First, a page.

Prison culture has always maintained a consistent presence in films and on television. How could it not? For most, the concept of serving time in prison is like trying to imagine living in an ulterior universe. And you know what? It pretty much is.
Hollywood tends to throw a funny filter on prison life for comedic purposes but the reality of life behind bars is far more complex and devastating than it is so often portrayed on the screen. While we can’t always rely on Hollywood to provide us with an authentic account of our society’s serious incarceration issues, we can always count on the Internet to delve into the darker sides of reality.
Here are 10 realities of prison culture that movies and television shows downplay, laugh off, or just completely ignore.
You may notice that many films and television series do not necessarily fall under the theme of “drama.” Rather, often times, they are considered comedies. Sometimes there’s some drama, even good drama, interweaved into the plot, but there is always a lighter dose of comic relief that saves the viewer from getting too deep into the dark reality of prison life.
Don’t get me wrong.
I’m a serial binge-watching-an-entire-season-in-one-day-then-feeling-bummed-for-the-next-three-days-because-I-invested-so-much-into-it-and-now-it’s-just-over Orange is the New Black fan.
We’ve all watched a show or movie that portrayed prison life as humorous on some level. It’s understandable that as a society we are intrigued by the foreign constructs of prison and that we prefer to satiate our natural curiosities without requiring a prescription for an antidepressant (or a second one) after we’ve learned a thing or two about life in prison.
Your TV probably has you imagining prison visits beginning with a visitor picking up a phone and ending with them hanging it up. Considering that this is all most scenes of prison visitation show, it’s not hard to understand why people might not have the first clue about what a visit to prison actually entails.
Notice how in this scene of “New Adventures of Old Christine,”Julia Loius Dreyfus just strolls into the visitation room, casually signs in and heads over to visit her friend.
Yeah, no. Not even close to reality.
Before one actually sees the person they are visiting, they are required to fill out paperwork, wait through insanely long lines, provide identification, get it verified, undergo body and property searches, take a series of bus rides shuttling visitors from different sectors, security levels, and visiting yards, only wait for their loved one to then also be processed, searched, and bused to the visiting location. All of this takes place at an abhorrently slow speed.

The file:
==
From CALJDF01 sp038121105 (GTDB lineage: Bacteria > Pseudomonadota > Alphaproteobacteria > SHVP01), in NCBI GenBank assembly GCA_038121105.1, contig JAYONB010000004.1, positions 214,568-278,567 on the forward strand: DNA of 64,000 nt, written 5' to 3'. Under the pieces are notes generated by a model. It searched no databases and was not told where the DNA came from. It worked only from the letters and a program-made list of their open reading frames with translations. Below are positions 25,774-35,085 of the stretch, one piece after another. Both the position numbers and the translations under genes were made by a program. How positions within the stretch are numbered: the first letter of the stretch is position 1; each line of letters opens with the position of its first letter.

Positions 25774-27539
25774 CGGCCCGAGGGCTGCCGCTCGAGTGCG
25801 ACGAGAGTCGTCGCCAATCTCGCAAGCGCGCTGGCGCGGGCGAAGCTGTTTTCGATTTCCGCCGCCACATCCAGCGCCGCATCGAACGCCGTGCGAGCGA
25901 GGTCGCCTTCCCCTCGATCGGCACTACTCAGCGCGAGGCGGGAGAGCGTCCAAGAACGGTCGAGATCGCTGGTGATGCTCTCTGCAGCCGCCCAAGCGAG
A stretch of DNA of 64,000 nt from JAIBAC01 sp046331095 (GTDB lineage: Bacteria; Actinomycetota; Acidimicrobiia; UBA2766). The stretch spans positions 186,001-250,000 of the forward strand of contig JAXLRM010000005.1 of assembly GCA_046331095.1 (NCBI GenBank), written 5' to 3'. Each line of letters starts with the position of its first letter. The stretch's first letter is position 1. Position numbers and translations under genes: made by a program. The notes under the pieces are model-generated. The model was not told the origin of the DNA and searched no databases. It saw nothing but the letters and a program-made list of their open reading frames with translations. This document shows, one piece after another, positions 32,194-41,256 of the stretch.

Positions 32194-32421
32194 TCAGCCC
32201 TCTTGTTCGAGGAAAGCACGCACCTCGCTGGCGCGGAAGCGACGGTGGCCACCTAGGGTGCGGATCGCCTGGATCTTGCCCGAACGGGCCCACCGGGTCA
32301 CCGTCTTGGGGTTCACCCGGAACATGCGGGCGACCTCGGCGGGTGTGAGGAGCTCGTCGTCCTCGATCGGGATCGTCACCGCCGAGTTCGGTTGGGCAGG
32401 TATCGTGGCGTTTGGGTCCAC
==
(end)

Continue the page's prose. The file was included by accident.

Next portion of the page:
In reality, prison visits aren’t all teary phone calls separated by plate glass; they are a serious pain in the ass.
Don’t wear blue, or black, or white or color, no short sleeves, nothing remotely sheer, nothing with a zipper, button, or hood. No sandals, no heels, no boots, no jewelry, no hair clips, no bras with underwires, no denim, nothing tight, nothing too baggy… the list goes on, and on, and on.
Let’s just say that Caroline from “Two Broke Girls” may not have any trouble getting into TVLand prison but in the real world, she ain’t making it past the prison parking lot in this getup.
Movies and TV often address racial issues in prison with levity and humor.
Prisons are generally segregated by inmate peer pressure .. but new inmates coming in are often segregated from other inmates for classification and the natural inclination is to make friends with the first friendly face. Once you go to mainline you are told by your race that you can only hang out with them, and only talk to another race in passing. Breaking that rule can get you beat up pretty bad, or killed.
Joe La Garbo writes:
In the level 4 prison I was in at Corcoran California a white inmate was only allowed to eat, smoke, bunk and play games with his own race. If caught you’d either get smashed on, rolled up or stabbed. I seen a first termer white inmate get his haircut by a black and by him doing so was stabbed.
Crazy Eyes’ mental illness may be entertaining on TV, but the lack of healthcare in prison is hardly funny.
On Reddit, GrannnySmith writes:
The jail medical system almost killed me, that also scared the hell out of me. I’m a type 1 diabetic and they decided to halve my doses. Also, their diabetic meal was no different then a normal meal except no sugar. Trouble is carbs are the biggest thing with diabetes, you might be able to guess what the meals are mostly. And they didn’t let me add those carbs from that meal to my dose. The guards would laugh and joke about my blood sugar being so high. My blood sugar was over 400 for 5 days before I was released initially. Refusing to give me more than the halved dose their “doctor” decided for me…”
runningmurphy also shared a run-in with prison medical care:
Films and TV shows often suggest that prison culture is confined within prison walls.
While there is an even higher population of law-abiding family members and friends who are profoundly affected by their loved one’s circumstances.
These families often sacrifice an entire day of their weekend, sometimes both, to spend a few uncomfortable and emotionally draining hours with a loved one who is incarcerated.
I think the first thing thing that went through my mind was “How can I mentally prepare myself to survive this… After that while laying on the bunk its “I’m going to have a lot of unpaid bills when I get out.”
Reddit commenter Chickmagnetwompaone1 shared the realities of life after prison, something we don’t often see at the movies.
My first thought was ” I just lost my shot at nursing school”. Which I did… Don’t drink and drive!
And while it’s okay to look for the lighter side of the heavy topic, there are many aspects of prison that we just shouldn’t laugh about.